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I thought it should be read differently, then I read it more carefully and I agree with your reading. But since seeing the same thing said multiple ways often helps, let me present it my way. First merlyn's example, formatted differently.
lambda { context $socket; writable { print $socket "GET $url HTTP/1.0\r\n\r\n"; my $buf = ''; readable { my $n = sysread( $socket, $buf, 1024, length($buf)); return "read error:$!" unless defined $n; return $buf unless $n; again; }; }; };
Here it is again with comments stating what each piece does according to my understanding.
# This sets up one of many parallel closures that process # in parallel. It will be called at the start. lambda { # This sets the context of what connection this happens # on. This association is remembered within the engine. context $socket; # writeable sets up a possible event to monitor, when # $socket is writeable, execute the closure. writable { # The engine discovered we can write, so do so. print $socket "GET $url HTTP/1.0\r\n\r\n"; # This variable needs to stay shared across # multiple invocations of our readable closure, so # it needs to be outside that closure. my $buf = ''; # readable registers another event to monitor - # that $socket is readable. Note that we do not # need to set the context again because when we get # here, the engine knows what context this command # took place in, and assumes the same context. readable { # This closure is executed when we can read. my $n = sysread( $socket, $buf, 1024, length($buf)); # If we return without registering a follow-up # handler, this return will be processed as the # end of this sequence of events for whoever is # waiting on us. return "read error:$!" unless defined $n; return $buf unless $n; # We're not done so we need to do this again. # Note that the engine knows that it just # called this closure because $socket was # readable, so it can infer that it is supposed # to set up a callback that will call this # closure when $socket is next readable. again; }; }; };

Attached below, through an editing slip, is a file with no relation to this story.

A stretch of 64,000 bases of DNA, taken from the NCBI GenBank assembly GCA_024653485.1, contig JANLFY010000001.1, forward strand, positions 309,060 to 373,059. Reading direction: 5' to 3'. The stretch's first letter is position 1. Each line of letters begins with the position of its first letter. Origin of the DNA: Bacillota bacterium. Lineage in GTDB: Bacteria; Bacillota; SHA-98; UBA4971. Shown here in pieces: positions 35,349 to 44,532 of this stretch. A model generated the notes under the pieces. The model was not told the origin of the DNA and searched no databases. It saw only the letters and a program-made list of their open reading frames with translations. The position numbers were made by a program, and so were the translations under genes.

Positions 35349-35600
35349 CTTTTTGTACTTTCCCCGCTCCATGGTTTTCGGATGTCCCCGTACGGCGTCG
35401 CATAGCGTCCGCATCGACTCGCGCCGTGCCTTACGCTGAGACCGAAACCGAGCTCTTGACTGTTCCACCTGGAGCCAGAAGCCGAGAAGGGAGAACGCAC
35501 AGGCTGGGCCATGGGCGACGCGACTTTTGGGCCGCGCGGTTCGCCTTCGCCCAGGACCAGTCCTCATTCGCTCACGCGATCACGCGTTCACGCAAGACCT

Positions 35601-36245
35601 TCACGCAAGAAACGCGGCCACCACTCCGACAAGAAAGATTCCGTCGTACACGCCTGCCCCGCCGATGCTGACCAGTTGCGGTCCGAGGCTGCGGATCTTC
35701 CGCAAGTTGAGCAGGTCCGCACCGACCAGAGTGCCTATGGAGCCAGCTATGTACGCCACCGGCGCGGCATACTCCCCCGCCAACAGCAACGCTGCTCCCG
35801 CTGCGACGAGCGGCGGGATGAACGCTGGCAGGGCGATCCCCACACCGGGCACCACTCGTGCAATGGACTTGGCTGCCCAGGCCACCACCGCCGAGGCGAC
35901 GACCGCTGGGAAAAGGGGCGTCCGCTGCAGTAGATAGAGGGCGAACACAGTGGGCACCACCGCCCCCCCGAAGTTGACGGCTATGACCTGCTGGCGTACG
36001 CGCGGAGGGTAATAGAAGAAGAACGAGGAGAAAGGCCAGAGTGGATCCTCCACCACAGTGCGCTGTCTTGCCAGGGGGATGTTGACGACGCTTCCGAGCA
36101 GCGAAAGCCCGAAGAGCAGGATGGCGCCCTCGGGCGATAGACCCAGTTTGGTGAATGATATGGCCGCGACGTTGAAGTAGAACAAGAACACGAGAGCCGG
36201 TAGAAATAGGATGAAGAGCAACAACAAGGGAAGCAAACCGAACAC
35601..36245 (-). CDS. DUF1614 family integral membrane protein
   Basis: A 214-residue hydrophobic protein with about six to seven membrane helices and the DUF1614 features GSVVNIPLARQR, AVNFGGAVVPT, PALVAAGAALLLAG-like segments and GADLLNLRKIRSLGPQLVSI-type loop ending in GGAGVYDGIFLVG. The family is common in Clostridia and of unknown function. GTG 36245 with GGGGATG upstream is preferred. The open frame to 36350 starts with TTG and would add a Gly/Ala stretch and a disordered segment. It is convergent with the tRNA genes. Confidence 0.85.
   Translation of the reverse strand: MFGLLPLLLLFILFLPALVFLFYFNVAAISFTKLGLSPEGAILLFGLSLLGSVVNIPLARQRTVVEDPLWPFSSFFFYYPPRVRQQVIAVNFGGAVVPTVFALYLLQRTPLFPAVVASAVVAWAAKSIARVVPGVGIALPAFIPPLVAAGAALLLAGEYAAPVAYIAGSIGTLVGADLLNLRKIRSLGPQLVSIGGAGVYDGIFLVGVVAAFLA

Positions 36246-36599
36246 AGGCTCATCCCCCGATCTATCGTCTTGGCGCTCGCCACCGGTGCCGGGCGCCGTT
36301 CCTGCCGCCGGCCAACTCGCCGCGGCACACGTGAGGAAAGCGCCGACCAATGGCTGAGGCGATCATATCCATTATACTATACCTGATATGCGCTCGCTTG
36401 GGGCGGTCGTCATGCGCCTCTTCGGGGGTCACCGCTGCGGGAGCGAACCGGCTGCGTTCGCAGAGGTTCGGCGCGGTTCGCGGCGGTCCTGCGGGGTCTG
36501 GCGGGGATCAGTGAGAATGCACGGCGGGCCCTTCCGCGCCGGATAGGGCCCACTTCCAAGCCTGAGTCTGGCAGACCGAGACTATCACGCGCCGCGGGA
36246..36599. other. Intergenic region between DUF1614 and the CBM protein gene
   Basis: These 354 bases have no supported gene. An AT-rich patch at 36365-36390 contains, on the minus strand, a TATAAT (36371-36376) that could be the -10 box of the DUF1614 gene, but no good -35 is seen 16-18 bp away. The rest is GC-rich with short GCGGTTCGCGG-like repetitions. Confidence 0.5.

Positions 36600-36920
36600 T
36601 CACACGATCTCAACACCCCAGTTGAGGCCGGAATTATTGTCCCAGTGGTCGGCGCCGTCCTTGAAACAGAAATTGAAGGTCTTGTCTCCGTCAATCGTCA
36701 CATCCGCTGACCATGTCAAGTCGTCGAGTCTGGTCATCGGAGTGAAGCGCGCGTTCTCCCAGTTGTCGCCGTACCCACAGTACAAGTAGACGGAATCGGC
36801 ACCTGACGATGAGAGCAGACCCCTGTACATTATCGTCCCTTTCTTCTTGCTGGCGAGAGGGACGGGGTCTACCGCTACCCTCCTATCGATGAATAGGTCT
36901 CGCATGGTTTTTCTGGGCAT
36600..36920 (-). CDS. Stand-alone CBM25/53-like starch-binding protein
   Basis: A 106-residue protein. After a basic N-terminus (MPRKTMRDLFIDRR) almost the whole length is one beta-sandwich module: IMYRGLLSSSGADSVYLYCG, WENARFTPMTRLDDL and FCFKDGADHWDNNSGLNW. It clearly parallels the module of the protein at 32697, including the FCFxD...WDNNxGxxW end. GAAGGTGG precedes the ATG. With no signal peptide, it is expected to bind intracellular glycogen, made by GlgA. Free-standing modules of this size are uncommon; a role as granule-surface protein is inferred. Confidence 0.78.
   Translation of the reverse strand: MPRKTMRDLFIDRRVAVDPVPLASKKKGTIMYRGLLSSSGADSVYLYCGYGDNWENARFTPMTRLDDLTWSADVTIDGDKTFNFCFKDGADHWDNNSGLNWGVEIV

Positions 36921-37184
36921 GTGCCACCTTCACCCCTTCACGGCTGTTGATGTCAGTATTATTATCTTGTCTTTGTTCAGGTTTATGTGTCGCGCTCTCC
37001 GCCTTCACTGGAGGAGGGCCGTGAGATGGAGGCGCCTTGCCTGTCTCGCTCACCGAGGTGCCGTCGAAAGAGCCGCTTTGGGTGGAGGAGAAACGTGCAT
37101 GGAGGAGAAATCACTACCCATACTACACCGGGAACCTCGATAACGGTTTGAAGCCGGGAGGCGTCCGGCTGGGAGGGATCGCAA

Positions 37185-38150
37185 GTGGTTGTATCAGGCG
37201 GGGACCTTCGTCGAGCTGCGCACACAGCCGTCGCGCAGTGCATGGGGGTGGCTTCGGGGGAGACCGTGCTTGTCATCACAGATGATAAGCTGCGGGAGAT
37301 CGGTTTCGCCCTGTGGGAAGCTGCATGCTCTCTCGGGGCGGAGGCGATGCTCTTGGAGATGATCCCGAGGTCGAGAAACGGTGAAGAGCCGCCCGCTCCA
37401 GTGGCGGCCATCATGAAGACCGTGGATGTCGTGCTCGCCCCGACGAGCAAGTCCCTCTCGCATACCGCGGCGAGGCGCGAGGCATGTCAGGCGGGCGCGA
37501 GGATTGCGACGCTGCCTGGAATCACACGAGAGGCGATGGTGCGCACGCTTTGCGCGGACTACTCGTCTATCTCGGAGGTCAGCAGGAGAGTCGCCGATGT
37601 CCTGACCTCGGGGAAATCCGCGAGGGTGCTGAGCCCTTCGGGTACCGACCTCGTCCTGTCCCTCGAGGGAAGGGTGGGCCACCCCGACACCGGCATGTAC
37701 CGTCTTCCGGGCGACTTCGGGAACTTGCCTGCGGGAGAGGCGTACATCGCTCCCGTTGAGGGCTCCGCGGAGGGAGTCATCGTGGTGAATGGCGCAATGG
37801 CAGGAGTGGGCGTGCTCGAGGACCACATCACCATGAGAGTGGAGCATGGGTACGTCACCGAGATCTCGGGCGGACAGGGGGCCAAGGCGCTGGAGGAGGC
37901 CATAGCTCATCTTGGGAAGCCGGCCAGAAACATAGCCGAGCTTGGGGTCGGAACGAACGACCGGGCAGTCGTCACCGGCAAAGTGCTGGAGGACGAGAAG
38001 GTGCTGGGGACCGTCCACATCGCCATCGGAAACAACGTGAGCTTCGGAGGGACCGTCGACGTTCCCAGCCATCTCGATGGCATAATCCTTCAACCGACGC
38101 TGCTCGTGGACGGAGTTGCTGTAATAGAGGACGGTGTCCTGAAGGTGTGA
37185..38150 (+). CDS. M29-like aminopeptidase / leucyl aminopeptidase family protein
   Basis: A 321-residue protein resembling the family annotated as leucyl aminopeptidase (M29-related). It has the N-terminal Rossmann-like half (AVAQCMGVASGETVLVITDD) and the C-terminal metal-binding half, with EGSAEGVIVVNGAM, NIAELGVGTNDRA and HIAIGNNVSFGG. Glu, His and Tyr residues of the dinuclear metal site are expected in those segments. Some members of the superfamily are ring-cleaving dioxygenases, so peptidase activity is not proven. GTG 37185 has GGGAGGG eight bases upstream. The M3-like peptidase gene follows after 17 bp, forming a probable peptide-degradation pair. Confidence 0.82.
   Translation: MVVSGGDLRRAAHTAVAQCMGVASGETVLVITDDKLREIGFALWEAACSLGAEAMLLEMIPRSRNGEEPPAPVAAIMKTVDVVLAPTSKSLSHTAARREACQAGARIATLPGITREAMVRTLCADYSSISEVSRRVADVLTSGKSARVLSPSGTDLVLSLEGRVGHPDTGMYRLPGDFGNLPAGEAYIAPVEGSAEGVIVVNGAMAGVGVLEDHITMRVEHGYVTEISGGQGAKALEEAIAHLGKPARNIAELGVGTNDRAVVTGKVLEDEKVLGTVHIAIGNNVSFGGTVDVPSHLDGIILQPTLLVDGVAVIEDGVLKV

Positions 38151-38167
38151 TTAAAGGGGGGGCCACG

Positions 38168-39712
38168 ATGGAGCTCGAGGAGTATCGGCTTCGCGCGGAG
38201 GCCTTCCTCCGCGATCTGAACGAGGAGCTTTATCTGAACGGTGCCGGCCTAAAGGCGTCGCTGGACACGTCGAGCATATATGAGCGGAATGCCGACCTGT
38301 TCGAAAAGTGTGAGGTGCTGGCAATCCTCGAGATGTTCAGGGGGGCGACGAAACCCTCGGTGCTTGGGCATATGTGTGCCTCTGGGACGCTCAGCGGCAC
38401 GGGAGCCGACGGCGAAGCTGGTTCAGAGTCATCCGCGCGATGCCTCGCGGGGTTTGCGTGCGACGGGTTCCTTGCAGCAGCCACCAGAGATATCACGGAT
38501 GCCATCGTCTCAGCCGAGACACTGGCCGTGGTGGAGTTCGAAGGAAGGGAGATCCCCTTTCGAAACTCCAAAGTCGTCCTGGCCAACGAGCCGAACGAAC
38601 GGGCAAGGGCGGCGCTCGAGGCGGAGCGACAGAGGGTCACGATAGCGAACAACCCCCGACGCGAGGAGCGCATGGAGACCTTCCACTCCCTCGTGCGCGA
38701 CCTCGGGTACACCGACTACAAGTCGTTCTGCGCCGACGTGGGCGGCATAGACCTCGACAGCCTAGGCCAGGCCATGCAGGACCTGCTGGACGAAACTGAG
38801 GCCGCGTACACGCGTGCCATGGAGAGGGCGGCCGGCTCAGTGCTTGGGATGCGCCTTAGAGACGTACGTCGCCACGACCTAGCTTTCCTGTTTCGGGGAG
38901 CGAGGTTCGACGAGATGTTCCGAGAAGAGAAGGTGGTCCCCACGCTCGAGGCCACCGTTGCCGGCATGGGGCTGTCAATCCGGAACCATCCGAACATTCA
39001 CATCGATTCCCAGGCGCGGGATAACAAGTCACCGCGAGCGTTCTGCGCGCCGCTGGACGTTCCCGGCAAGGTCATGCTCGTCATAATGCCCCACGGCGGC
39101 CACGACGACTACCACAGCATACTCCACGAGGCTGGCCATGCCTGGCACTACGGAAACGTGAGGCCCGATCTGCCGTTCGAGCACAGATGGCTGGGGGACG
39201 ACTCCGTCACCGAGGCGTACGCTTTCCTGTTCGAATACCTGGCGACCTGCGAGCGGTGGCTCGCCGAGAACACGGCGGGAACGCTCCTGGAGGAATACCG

And here we see the reason for the nesting. You nest whenever one action is contingent on another having already happened. Given that lambda just registers a callback, and you always want to do something, somewhere, you always nest at least once. But you can nest more times.

In reply to Re^2: regarding 1.02 (was Re: IO::Lambda: call for participation) by tilly
in thread IO::Lambda: call for participation by dk

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